First Advisor

Michael Bartlett

Date of Publication

Spring 5-22-2014

Document Type


Degree Name

Master of Science (M.S.) in Biology






Transcription factors -- Effect of temperature on, Genetic transcription, Archaebacteria



Physical Description

1 online resource (vi, 52 pages)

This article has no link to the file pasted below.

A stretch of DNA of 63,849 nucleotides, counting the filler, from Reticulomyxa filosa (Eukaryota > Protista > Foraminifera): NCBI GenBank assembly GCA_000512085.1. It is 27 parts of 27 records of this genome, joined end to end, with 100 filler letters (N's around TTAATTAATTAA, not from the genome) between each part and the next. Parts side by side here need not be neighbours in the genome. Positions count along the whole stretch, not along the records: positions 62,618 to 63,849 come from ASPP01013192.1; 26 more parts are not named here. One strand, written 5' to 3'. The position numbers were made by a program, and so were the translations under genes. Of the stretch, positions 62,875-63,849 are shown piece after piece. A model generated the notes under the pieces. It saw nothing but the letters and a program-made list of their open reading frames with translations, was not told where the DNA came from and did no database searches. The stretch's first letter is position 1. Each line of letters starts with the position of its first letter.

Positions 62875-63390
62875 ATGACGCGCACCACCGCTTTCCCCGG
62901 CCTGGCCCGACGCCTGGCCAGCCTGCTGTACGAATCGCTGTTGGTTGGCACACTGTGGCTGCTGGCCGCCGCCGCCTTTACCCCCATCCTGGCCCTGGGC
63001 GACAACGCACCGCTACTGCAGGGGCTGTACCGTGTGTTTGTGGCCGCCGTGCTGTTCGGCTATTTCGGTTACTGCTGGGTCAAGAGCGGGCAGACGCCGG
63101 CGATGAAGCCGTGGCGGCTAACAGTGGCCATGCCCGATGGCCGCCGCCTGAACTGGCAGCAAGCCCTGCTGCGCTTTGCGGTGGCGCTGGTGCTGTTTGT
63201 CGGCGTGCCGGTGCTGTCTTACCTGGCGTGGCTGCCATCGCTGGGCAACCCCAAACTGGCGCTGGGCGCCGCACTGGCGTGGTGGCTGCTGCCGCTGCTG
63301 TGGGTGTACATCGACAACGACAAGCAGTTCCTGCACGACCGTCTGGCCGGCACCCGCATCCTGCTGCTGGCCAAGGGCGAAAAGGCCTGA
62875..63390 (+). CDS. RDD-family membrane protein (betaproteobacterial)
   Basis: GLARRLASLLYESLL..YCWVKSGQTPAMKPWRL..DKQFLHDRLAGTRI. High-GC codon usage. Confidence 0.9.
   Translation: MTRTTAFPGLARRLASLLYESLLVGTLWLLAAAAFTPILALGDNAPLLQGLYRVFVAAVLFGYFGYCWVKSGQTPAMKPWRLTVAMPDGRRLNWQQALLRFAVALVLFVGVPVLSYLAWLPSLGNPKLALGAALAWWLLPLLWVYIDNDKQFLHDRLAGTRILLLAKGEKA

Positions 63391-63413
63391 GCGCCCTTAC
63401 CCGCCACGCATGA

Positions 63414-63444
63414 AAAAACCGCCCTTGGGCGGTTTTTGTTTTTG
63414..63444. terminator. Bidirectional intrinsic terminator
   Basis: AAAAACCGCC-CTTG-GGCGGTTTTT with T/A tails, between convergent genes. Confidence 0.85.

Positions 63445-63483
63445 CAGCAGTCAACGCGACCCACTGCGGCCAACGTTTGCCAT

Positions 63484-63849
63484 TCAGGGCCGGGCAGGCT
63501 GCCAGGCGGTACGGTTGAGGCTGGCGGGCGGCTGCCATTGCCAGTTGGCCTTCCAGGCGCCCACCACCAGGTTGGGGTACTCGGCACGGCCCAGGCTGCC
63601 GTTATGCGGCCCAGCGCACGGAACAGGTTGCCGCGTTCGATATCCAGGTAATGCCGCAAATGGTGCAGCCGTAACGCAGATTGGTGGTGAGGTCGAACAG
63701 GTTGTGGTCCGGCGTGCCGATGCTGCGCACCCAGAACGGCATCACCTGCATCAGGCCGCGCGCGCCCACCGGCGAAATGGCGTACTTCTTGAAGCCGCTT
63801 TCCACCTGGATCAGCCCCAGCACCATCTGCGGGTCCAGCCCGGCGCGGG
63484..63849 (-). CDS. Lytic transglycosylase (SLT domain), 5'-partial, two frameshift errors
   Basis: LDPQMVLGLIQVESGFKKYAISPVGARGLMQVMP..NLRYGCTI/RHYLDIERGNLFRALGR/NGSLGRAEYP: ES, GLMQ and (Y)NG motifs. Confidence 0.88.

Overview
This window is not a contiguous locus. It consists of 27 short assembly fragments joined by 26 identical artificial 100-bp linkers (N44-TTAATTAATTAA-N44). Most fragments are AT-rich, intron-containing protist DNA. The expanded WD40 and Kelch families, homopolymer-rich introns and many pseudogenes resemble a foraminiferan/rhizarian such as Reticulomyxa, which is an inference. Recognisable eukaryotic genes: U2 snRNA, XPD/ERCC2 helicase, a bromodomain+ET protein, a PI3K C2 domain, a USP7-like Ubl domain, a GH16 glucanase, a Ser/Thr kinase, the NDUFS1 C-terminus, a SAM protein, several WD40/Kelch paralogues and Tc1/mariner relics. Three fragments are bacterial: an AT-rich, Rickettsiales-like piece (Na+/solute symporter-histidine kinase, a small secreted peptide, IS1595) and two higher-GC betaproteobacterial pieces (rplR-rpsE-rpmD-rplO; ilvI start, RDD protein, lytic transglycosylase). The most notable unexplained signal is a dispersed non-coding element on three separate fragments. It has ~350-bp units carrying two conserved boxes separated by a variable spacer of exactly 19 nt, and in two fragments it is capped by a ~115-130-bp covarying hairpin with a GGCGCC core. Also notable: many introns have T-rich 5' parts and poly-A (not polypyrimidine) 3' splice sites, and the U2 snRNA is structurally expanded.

In Pyrococcus furiosus (Pfu), a hyperthermophile archaeon, two transcription factor Bs, TFB1 and TFB2 are encoded in the genomic DNA. TFB1 is the primary TFB in Pfu, and is homologous to transcription factor IIB (TFIIB) in eukaryotes. TFB2 is proposed to be a secondary TFB that is compared to TFB1, TFB2 lacks the conserved B-finger / B-reader / B-linker regions which assist RNA polymerase in transcription start site selection and promoter opening functions respectively. P. furiosus, like all Archaea, encodes a single transcription factor E (TFE), that is homologous to the N-terminus of transcription factor II E (TFIIE) α subunit in eukaryotes. TFE stabilizes the transcription bubble when present, although it is not required for in vitro transcription. In this study, in vitro transcription is used to reveal how TFB2 responds to different temperature (65 °C, 70 °C, 75 °C, 80 °C, and 85 °C) at promoters for three different kinds of gene: non-temperature responsive, heat-shock induced, and cold-shock induced in the absence or presence of TFE. The activity of transcription complexes formed by TFB2 is always lower than by TFB1 in all temperatures and promoters. However, with heat-shock gene promoters, the activity of transcription complexes formed by TFB2 increases more than those formed with TFB1 with increasing temperatures. The temperature-dependent activities of TFB1 and TFB2 are similar with the non-temperature responsive gene promoter. With the cold-shock gene promoter, the activity of transcription complexes formed by both TFB1 and TFB2 has the highest activity in lower temperatures. When TFE is present, the activity of transcription complexes formed by TFB2 is enhanced with heat-shock gene promoters particularly at lower temperatures, and makes TFB2 behave more similarly to TFB1. With the non-temperature responsive gene promoter, TFB2 still behaves similarly to TFB1 when TFE is present. However, with the cold-shock gene promoter, most of the activity of transcription complexes formed by TFB1 and TFB2 remain the same, but only the activity of TFB1 decreases at 75 °C. The results suggest that TFB2 may play a role in heat-shock response through its increased sensitivity to temperature, and that TFE can modulate this temperature response.


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